Uncanny X-Force #18A comic review article by: Jamil Scalese
By now, all of you know that Uncanny X-Force is one of the best mutant books currently published and maybe one the better ongoing titles in comics. Rick Remender's bloody version of the now cliché strike-forced special ops team premise. Its success derives from the use of the rich X-Men and Marvel source material and packaging it in new and meaningful ways. "The Dark Angel Saga" has rattled on for eight parts and has spun into a frenzied attempt by Fantomex and Psylocke to assassinate Apocalypse reborn -- their teammate Archangel.
After struggling to get the poly bag open for about 20 seconds, I settled myself into for a much anticipated final brawl. Remender and Opeña have really cranked up the violence and gloom in the second part of the long arc, and it comes to a crest as the villainous Warren Worthington III attempts to scorch the Earth into order to plant the Life Seed and begin the evolution process anew.
The strengthening of the relationship between Celestials and X-Men stands as one the best elements of Reminder's vision for the title. Apocalypse is a great villain, but as with many old-school bad guys his direction and threat has waned. Uncanny X-Force has changed En Sabah Nur from a villain to a brand, spiraling and integrating his legacy into larger forces of the Marvel Universe. Elements rooted in the premiere storyline, where Fantomex kills a young Apocalypse, play directly into the events here. Nearly every step Remender has plotted has led us here.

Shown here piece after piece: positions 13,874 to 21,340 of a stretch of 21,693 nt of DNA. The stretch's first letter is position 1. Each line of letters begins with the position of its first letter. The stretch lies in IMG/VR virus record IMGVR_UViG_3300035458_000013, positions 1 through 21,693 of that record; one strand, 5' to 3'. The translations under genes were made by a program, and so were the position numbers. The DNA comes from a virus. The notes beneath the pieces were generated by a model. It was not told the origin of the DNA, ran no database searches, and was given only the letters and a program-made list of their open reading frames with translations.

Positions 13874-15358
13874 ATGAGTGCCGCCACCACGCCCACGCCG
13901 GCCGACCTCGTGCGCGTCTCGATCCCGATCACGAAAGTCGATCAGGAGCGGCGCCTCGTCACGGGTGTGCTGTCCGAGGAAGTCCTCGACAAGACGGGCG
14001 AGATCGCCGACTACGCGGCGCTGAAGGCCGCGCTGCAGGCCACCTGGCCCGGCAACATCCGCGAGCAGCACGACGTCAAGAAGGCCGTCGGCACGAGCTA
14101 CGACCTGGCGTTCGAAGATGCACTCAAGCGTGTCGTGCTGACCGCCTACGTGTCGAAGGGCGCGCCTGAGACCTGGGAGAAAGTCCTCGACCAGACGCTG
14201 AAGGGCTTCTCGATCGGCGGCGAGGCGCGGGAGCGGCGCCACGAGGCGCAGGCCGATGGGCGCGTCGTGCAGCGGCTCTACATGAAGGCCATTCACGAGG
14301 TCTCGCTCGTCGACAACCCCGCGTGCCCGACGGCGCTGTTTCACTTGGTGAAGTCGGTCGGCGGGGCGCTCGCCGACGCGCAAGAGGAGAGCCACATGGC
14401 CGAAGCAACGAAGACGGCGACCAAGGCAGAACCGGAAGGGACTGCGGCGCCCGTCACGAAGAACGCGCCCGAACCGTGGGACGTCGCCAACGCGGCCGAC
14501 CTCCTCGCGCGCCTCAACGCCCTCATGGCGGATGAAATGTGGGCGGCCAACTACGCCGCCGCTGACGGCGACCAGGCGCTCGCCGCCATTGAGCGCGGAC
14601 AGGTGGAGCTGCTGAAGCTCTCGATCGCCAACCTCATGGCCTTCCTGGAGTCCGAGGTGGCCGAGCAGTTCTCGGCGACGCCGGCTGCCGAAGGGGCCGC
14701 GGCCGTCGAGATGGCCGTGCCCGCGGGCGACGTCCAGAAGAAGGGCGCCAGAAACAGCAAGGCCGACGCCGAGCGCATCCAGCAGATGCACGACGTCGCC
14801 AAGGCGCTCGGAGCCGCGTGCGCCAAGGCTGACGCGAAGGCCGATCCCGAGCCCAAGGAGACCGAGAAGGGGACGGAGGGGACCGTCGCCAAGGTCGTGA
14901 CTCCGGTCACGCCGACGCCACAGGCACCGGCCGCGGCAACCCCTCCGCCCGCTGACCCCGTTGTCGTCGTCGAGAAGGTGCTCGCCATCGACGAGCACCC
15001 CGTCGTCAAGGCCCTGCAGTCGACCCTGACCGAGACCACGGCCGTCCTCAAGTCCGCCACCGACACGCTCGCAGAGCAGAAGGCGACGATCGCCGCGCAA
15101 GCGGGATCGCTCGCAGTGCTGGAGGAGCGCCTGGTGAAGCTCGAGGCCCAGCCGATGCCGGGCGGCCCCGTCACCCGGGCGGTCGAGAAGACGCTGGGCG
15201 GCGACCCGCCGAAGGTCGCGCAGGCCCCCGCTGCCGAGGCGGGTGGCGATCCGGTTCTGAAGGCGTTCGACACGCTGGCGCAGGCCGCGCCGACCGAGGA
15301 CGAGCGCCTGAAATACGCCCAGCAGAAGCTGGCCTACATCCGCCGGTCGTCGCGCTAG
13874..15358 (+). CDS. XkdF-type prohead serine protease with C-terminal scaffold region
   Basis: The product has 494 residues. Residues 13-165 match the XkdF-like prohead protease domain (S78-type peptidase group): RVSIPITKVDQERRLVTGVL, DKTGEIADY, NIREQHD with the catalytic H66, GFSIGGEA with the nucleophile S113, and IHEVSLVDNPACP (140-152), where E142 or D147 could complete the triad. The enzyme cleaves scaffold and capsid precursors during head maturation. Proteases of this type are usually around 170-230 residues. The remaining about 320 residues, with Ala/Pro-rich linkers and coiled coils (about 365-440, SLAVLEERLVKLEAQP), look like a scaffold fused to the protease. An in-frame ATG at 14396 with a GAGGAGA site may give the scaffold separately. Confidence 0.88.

Energy and detail fill the panels, and you wonder how Opeña is able to complete an issue within a month, let alone a year. The faint touch, and the remarkable eye for texture and subtlety are nearly unrivaled. He keeps his layouts simple and symmetric, and while it adds little it doesn't harm anything actually within the borders. The script itself does not allow for sprawling spreads, so Opeña works magnificently in small spaces making the environment of The World a place where any backdrop can exist. Esad Ribic steps in for a poignant scene toward the end, and Dean White pulls those scenes together with his typically strong arsenal of ashy, dark colors. Uncanny X-Force has been blessed with a series of spectacular artist whom are capable of perfectly complimenting Remender's ominous world.
The conclusion of this chapter served up all the elements fan's expected, from deaths to big reveals and a nod toward the future. However, the hype might have reached a decibel too radical. Without spoilers, I have to wonder why this book sat in a polybag? Nothing earth-shattering takes place and the cover is not revealing in the least. The 22-page story is layered with a bunch of micro-surprises, and the inclusion of a new member with an old face is something nobody could have guessed, but I think my expectations were inflated to ridiculous levels. I'm not disappointed, just not as impressed as I expected to be. Plus, Deadpool has been a puddle of goop for two straight issues and I'm missing my yellow word balloons.
Bag or not, #18 is a great issue with a wonderful balance of reveals, shockers and nods to the future. The hype is legit -- Uncanny X-Force is the X-Men comic childhood-nostalgic adults have always hoped for. Sex, murder, betrayal and a giant minotaur all in one convenient package.
Jamil Scalese is just like you -- an avid comics fan and lover of sequential art. Residing in Pittsburgh, PA, he is an unapologetic Deadpool fan, lover of the Food Network and proud member of Steelers Nation.